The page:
Evidence-Based Resistance Training Recommendations: Part 3
The recent review by James Fisher, James Steele, Stewart Bruce-Low and Dave Smith should be on the “must read” list for everyone with an interest in exercise. In fact, you should download and read it before you read the rest of this post which is the third of several commentaries I will be writing on their review.
Rating of Perceived Exertion (RPE)
In addition to the problems with the designs of studies comparing RPE between different repetition methods and load and repetition combinations, its subjectivity makes RPE a poor choice for measuring intensity. The perception of intensity is relative, and even training to momentary muscular failure (maximum possible intensity) will be perceived differently between those who are and aren’t accustomed to it.
Even if it is a poor measure of intensity I have found RPE to be useful for determining the starting resistance for new trainees. When teaching a new exercise I purposefully set the starting resistance at what I estimate to be low. After going over proper performance and having the subject perform a few repetitions I instruct them to stop and unload or transfer the weight back to me and ask them to rate the difficulty of those reps on a scale of one to ten, with one being so easy it barely requires any effort and ten being so hard it can barely be done with a maximum effort. Depending on their answers I will increase or decrease the weight until they perceive it as being about a “five” or only moderately hard, since when learning a new exercise I want them to focus on doing it correctly rather than doing it intensely.
Since I do not perform or recommend one repetition maximum testing to determine starting resistance and the initial selection doesn’t have to be precise RPE is practical for this purpose.
Load and Repetition Range
Research shows a wide variety of repetition ranges can be used to effectively improve muscular strength, however some individuals may respond better to higher or lower ranges or set durations based on genetic factors such as predominant muscle fiber types. There is no validity to claims like those made by the proponents of periodization and similar training approaches that different set and rep ranges are required to improve different types of muscular strength or strength versus hypertrophy. Rather, as you get stronger all of these things improve proportionally (muscular endurance, speed, size, etc.), in a ratio that is mostly genetically dictated.
Other factors to consider include safety and bone density. If set duration is too short the resistance required may be too high for the subject to use with adequately strict form. If set duration is too long the resistance may be too low to stimulate meaningful improvements in bone density.
Note I wrote “set duration” and not “repetition range”. It is important to distinguish between the two since the duration of a set of a certain number of repetitions can vary considerably depending on the repetition speed. As I mentioned in Thoughts On Relative Volume Of Single And Multi-Set Workouts, “Most exercise research . . . doesn’t specify or standardize repetition cadence, and when it does it is usually not supervised and timed to ensure strict compliance. Instead, subjects are often self-supervised and most people without proper instruction will use relatively poor form, moving in a fast and sloppy manner not representative of what is often recommended for high intensity training.”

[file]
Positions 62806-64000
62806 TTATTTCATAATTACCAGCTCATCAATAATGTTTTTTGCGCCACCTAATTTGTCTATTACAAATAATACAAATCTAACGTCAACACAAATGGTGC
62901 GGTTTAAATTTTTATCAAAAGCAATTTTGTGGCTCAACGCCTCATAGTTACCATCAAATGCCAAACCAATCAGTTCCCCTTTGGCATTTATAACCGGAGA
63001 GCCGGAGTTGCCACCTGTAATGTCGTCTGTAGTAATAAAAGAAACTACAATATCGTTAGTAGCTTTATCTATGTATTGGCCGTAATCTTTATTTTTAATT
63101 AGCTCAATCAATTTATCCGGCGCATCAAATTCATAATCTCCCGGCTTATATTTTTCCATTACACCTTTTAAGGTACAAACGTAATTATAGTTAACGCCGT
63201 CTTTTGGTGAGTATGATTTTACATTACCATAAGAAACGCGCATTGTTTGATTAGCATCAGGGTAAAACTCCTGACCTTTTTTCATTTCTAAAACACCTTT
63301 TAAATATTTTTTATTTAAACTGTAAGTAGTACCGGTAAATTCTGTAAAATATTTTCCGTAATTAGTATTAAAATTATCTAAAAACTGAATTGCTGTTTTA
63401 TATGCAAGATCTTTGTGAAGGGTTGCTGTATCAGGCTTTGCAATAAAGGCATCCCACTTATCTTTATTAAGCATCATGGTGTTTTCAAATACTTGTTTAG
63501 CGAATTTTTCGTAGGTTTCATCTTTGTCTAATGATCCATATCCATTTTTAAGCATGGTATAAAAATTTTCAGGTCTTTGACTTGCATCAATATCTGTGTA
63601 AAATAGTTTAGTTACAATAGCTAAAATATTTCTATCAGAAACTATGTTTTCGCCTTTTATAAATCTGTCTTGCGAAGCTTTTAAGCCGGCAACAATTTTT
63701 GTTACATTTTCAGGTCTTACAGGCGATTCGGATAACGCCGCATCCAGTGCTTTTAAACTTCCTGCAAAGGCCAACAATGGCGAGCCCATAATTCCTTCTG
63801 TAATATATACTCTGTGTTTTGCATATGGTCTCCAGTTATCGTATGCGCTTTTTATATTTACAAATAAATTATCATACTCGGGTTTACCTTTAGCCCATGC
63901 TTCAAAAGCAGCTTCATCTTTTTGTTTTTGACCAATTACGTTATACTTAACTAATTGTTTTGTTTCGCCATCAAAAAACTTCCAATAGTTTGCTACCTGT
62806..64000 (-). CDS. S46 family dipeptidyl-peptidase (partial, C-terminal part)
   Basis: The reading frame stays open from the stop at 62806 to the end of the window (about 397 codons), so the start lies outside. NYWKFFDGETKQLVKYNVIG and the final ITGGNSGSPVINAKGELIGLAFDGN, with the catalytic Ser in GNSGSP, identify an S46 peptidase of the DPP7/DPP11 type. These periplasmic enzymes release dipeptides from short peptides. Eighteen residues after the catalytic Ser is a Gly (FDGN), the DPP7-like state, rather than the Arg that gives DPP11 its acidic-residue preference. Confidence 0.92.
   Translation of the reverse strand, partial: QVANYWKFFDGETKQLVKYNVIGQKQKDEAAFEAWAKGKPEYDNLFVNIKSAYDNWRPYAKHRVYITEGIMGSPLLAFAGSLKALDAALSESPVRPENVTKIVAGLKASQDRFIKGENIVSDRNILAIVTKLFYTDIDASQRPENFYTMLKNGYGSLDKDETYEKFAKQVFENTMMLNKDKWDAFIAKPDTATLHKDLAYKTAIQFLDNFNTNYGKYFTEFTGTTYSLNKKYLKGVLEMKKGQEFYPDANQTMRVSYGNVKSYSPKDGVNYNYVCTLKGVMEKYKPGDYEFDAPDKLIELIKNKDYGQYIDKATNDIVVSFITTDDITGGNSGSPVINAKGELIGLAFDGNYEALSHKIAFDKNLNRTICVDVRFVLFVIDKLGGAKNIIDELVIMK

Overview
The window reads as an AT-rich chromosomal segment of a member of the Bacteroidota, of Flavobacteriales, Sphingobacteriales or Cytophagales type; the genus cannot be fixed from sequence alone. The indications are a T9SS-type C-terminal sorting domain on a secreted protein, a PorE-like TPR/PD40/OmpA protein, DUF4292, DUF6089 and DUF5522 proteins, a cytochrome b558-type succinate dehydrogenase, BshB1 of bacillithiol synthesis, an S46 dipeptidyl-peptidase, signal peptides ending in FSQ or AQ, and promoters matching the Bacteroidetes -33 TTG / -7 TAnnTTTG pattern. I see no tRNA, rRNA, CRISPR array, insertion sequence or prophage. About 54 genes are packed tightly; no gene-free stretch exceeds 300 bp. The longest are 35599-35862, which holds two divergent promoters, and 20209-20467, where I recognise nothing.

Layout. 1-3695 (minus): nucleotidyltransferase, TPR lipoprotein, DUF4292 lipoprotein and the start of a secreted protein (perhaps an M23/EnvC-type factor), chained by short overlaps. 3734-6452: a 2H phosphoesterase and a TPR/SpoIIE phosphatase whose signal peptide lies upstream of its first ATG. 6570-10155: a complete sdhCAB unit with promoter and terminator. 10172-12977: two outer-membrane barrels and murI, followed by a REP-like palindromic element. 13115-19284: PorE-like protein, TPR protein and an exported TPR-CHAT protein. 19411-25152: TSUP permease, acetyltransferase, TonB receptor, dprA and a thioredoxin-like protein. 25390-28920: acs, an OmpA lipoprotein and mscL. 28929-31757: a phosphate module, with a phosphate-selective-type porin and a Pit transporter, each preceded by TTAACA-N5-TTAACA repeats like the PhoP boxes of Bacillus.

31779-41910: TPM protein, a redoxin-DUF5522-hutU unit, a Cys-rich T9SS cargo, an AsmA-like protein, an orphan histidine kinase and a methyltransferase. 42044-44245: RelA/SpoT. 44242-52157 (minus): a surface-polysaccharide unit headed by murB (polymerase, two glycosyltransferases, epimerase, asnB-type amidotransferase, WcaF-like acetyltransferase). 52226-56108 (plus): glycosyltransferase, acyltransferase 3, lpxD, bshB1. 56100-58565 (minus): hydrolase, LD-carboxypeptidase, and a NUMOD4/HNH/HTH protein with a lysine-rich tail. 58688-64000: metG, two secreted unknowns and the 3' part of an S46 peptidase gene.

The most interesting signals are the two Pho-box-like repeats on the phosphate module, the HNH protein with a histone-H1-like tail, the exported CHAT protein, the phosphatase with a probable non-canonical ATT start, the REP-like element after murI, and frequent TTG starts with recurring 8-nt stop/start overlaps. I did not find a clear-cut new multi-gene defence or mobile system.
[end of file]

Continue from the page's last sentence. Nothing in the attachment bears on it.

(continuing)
Unless a paper states otherwise I assume the reps were performed at typically fast speeds and the resulting sets are of relatively short duration. This is important to consider when extrapolating the results of these studies to prescriptions for exercises performed at the slower cadences typical of high intensity training protocols.
My personal preference is to use a moderate repetition range with most subjects after the initial learning stage; six to ten repetitions at a 4/4 cadence on compound pushing exercises and five to eight repetitions at a 4/3/4 cadence on compound pulling and simple exercises. This results in set durations of approximately 50 to 90 seconds which seems to be a good, conservative starting point for most people. Higher rep ranges may be prudent for exercises like squats and deadlifts for long term spinal health.
I do not recommend the method Darden uses to determine repetition range based on a fatigue response test mentioned in the paper due to the problems with one repetition maximum testing discussed in part 1. Instead, I prefer to start with a moderate range and adjust it based on individual response. I have observed subjects who tend to respond better to lower repetition ranges have difficulty progressing beyond some range but are able to consistently perform within it with small resistance increases, while subjects who tend to respond better to higher repetition ranges have difficulty staying within a range with small resistance increases unless it is higher.
Coming in Part 4: Muscular Endurance